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Author Wheat, David, 1977- author

Title Atlantic Africa and the Spanish Caribbean, 1570-1640 / David Wheat
Published Chapel Hill : Published for the Omohundro Institute of Early American History and Culture, Williamsburg, Virginia, by the University of North Carolina Press, [2016]
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Contents Cover; Contents; Acknowledgments; List of Illustrations; List of Abbreviations; Editorial Note; Prologue; Introduction; ONE: The Rivers of Guinea; TWO: The Kingdoms of Angola; THREE: Tangomãos and Luso-Africans; FOUR: Nharas and Morenas Horras; FIVE: Black Peasants; SIX: Becoming "Latin"; Conclusion; Appendix 1 Population Estimates, circa 1600; Appendix 2 Bishop Córdoba Ronquillo's Proposed Sites for Agregaciones in Cartagena's Province, 1634; Appendix 3 Africans, Afrocreoles, Iberians, and Others Baptized in Havana's Iglesia Mayor, 1590-1600
Appendix 4 Sub-Saharan Africans Baptized in Havana by Ethnonym and Year, 1590-1600Appendix 5 Free People of Color in Havana's Baptismal Records, 1590-1600; A Note on Sources; Glossary; A; B; C; D; E; F; G; H; I; J; K; L; M; N; O; P; Q; R; S; T; U; V; W; Z; Index; A; B; C; D; E; F; G; H; I; J; K; L; M; N; O; P; Q; R; S; T; U; V; W; X; Y; Z
Summary This work resituates the Spanish Caribbean as an extension of the Luso-African Atlantic world from the late sixteenth to the mid-seventeenth century, when the union of the Spanish and Portuguese crowns facilitated a surge in the transatlantic slave trade. After the catastrophic decline of Amerindian populations on the islands, two major African provenance zones, first Upper Guinea and then Angola, contributed forced migrant populations with distinct experiences to the Caribbean. They played a dynamic role in the social formation of early Spanish colonial society in the fortified port cities of Cartagena de Indias, Havana, Santo Domingo, and Panama City and their semirural hinterlands.David Wheat is the first scholar to establish this early phase of the "Africanization" of the Spanish Caribbean two centuries before the rise of large-scale sugar plantations. With African migrants and their descendants comprising demographic majorities in core areas of Spanish settlement, Luso-Africans, Afro-Iberians, Latinized Africans, and free people of color acted more as colonists or settlers than as plantation slaves. These ethnically mixed and economically diversified societies constituted a region of overlapping Iberian and African worlds, while they made possible Spain's colonization of the Caribbean.-- Provided by Publisher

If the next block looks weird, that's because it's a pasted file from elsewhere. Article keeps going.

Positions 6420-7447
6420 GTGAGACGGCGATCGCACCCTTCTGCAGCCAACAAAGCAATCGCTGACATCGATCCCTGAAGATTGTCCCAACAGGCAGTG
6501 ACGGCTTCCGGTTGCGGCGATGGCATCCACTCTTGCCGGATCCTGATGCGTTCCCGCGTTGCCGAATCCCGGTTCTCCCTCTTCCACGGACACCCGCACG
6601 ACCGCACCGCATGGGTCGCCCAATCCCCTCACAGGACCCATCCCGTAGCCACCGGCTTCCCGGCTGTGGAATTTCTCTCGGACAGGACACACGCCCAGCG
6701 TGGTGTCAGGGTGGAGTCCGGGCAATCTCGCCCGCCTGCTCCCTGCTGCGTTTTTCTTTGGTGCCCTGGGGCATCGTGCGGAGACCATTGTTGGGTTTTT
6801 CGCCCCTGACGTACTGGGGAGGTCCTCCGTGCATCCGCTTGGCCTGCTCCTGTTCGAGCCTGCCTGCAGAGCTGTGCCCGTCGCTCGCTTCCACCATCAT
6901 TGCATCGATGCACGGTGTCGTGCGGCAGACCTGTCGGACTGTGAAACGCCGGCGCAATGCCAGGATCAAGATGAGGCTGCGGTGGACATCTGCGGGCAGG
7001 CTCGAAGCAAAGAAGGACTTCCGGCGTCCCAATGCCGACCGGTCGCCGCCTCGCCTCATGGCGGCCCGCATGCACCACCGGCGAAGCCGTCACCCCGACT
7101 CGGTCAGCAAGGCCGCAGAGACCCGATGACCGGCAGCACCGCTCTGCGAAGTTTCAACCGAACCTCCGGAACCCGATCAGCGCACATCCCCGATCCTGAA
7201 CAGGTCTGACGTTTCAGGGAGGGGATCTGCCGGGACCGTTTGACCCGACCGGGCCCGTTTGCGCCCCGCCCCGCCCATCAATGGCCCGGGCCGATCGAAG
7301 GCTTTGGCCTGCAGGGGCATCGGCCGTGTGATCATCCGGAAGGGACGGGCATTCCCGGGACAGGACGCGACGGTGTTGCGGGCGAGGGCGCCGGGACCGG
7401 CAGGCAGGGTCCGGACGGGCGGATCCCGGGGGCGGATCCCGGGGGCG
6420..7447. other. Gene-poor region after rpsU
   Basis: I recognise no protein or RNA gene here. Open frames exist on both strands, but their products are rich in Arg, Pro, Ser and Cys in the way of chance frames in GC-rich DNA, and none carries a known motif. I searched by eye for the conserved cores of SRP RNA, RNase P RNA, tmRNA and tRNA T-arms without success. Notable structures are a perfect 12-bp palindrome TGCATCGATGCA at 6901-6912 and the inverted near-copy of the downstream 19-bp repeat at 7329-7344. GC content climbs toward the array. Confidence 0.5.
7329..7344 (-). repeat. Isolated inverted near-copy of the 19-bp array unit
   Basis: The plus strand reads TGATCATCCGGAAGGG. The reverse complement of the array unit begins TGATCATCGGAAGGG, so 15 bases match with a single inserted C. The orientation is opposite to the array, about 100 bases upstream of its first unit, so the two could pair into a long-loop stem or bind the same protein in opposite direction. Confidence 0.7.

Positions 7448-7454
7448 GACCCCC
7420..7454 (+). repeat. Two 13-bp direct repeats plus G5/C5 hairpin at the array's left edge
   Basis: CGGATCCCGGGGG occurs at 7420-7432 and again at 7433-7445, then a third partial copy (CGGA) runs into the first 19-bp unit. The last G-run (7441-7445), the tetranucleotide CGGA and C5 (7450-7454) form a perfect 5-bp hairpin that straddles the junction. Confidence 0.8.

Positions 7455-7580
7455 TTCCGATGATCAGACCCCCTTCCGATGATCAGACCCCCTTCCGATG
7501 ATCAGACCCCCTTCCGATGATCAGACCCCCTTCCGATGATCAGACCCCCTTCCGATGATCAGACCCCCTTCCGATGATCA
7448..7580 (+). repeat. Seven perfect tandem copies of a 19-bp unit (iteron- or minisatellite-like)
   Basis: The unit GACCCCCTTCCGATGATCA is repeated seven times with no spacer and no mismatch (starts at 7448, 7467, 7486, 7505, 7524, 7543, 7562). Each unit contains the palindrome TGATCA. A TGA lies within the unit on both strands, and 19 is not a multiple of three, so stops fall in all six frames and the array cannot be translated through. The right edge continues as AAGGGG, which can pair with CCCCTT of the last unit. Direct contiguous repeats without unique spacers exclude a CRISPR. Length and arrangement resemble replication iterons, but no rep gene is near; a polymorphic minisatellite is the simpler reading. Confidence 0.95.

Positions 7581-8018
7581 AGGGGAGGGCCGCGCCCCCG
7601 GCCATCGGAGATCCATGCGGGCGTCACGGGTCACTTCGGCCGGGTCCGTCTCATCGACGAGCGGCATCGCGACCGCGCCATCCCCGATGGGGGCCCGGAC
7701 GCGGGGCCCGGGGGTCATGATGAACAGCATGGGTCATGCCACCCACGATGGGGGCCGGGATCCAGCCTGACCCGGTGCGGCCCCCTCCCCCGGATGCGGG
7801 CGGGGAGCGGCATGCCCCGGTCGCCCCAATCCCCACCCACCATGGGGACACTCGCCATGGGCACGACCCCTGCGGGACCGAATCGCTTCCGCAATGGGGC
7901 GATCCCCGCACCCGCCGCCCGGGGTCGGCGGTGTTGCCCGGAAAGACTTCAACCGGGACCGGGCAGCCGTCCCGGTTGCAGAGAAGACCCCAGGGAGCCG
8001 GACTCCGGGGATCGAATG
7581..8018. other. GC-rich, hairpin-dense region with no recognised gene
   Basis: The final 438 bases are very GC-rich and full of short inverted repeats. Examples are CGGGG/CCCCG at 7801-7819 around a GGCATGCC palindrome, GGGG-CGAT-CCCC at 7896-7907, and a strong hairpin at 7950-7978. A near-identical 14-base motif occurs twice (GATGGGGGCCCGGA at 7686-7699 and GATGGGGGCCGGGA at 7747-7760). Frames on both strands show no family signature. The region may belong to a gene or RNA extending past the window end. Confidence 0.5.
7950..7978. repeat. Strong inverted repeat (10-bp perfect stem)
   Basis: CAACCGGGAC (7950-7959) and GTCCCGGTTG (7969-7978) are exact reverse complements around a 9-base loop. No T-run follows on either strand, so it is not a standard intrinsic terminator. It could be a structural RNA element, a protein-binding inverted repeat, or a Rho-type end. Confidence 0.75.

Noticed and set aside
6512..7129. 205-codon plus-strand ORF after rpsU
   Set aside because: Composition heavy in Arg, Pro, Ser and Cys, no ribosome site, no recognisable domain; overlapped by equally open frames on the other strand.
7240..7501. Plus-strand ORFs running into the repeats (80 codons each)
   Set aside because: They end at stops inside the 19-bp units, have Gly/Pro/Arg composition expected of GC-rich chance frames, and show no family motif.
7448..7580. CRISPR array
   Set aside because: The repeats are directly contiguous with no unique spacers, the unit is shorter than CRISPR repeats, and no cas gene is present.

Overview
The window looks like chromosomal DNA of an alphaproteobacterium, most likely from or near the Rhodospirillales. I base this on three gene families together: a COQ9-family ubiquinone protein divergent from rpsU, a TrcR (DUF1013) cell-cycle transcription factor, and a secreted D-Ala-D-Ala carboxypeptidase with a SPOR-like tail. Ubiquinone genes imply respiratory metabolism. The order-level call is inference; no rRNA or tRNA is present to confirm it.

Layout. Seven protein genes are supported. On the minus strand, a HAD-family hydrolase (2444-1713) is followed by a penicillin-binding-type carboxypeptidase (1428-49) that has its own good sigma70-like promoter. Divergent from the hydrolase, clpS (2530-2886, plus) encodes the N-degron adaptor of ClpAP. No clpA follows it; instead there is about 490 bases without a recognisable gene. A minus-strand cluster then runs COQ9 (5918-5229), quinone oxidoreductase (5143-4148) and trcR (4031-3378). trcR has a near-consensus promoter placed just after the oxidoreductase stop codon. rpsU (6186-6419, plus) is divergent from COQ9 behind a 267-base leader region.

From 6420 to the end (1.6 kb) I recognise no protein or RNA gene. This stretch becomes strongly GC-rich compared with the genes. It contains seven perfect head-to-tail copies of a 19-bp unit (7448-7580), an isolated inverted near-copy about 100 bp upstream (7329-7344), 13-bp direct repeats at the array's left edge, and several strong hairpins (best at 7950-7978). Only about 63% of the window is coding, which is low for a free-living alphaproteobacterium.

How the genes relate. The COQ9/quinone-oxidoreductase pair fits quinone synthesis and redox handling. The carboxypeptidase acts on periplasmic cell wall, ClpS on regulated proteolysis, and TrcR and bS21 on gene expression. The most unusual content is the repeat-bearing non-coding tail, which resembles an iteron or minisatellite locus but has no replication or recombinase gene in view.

Bibliography Includes bibliographical references and index
Subject Blacks -- Caribbean Area -- 16th century.
Blacks -- Caribbean Area -- 17th century.
Slave trade -- Africa, West -- History -- 16th century.
Slave trade -- Africa, West -- History -- 17th century.
Slavery -- Caribbean Area -- 16th century.
Slavery -- Caribbean Area -- 17th century.
Atlantic Coast (Africa) -- History -- 16th century.
Atlantic Coast (Africa) -- History -- 17th century.
Spain -- Colonies -- Caribbean Area -- History -- 16th century.
Spain -- Colonies -- Caribbean Area -- History -- 17th century.
Genre/Form History.
Form Electronic book
ISBN 1469625326 (electronic bk.)
9781469625324 (electronic bk.)